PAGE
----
Pueblo fashion designer Patricia Michaels will appear on the 11th
season of Project Runway, which will begin airing Jan. 24.
Michaels was one of 16 designers picked
to compete for the popular show's grand prize of $100,000, a fashion
spread in Marie Claire magazine, a Lexus, $50,000 worth of technology
and the opportunity to sell their collection at Lord & Taylor
The Taos Pueblo native was the first Native
American designer to participate in the history of the show, which
is hosted by supermodel Heidi Klum and provides budding designers
an opportunity to launch fashion careers while competing in weekly
challenges under the watchful guidance of industry insiders.
While many would-be contestants watch
the show religiously and apply more than once, Michaels said that
in her case, one of the show's casting agents contacted her and
encouraged her to enter after seeing her information on a website
for fashion models.
"I hadn't seen it, but I had heard a few
things about it," said the designer. "So I decided to rent a couple
of seasons [to watch] and I was in awe of what the challenges were
and the opportunities that could happen."
The designer whose work has been
featured in French Elle and is in the permanent collection of several
museums said part of the reason she decided to apply was
to encourage other Native American designers to break away from
showing only in Native-themed events and galleries and expose themselves
to more mainstream fashion outlets and influences.
about time Natives get out of our comfortable spots and go forward
to other venues," she said. "That's why I took on this challenge,
to have a new direction. Because just doing museum shows that people
want me to do to draw a crowd really hasn't gotten me anywhere.
It's important to always evolve. That's the reason I became a fashion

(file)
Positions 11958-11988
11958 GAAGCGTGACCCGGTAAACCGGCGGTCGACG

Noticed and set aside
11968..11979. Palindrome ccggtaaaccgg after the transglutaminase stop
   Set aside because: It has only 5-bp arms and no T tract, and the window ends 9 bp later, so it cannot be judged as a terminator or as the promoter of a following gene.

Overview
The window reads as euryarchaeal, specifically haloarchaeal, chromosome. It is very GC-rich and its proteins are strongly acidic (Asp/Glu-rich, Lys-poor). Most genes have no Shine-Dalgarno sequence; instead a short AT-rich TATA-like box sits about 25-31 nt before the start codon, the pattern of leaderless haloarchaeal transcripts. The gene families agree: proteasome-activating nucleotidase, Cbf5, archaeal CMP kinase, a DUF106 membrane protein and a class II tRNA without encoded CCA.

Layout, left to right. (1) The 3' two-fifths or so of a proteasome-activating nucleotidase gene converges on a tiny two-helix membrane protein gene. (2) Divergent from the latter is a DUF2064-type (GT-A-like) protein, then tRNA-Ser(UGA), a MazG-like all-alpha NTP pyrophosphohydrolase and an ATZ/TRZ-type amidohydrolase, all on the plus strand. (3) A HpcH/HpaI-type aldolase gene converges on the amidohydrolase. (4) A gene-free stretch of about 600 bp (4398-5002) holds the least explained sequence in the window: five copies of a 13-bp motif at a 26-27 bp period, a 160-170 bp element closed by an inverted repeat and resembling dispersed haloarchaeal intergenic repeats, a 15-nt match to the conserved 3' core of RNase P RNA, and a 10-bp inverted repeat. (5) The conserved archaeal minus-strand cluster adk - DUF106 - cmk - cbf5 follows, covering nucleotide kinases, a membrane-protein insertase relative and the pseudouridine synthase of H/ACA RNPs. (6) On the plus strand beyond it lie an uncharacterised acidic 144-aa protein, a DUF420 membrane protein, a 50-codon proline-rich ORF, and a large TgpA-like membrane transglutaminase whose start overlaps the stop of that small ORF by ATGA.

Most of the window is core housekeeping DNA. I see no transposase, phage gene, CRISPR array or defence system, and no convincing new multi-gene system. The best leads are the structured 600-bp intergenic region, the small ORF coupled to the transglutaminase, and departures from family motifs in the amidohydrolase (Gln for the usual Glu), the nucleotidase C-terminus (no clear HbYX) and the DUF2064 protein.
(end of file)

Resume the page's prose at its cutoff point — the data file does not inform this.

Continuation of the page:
designer, because it's always changing. It gives you that liberty
Michaels spent two months last summer
living and working in Manhattan with the show's other contestants
during the taping of the show, an experience she said was challenging
in many ways, especially since this season's twist saw competitors
being forced to work together in teams.
"You don't really know this person and
you want to be respectful to their aesthetic and also be successful,"
Michaels said. "I tried to be mindful and stay true to myself. It's
a difficult balance, and the slant is you are still competing against
this person. I thought, yes, I am competing, but after all is said
and done and we are all home and the season is over, you might end
up being friends with this person, so don't get so competitive that
you end up making enemies. You want to be cool."
In the past, Project Runway contestants
have often emerged as favorite (or not so favorite) characters among
viewers based on their skills and personalities.
"I'm worthy and I cried a lot," Michaels
joked when asked how viewers might remember her, adding that she
also thinks they'll remember her passion for textiles and fabrication
and creating new materials via weaving, felting, hand-dyeing and
One of the most valuable aspects of the
competition, Michaels said, was the honest critiques from the judges.
"I learned a lot about my strengths and
weaknesses, and that it's best to get a fresh palette by being around
people in the industry who really know what fashion is about. It
made me feel passionate about how I am and confident in what I've
been doing. And it made me look at myself as a designer. I appreciated
it on many levels."
Michaels said much of her inspiration
comes from combining her experiences traveling with time spent outdoors
in New Mexico, and pulling those influences together during ceremonies
with her tribe.
She said she told fellow contestants they
might understand her work better if they came here.
"I was like, please come visit us in New
Mexico," Michaels said. "Unless you come and see where I come from,
you will never understand."
Legends Santa Fe gallery will host a viewing
party and open house when the Project Runway season opener airs
Michaels will attend the event
which begins at 6:30 p.m. at 125 Lincoln Ave., Suite 110
and some of her recent creations will be on display.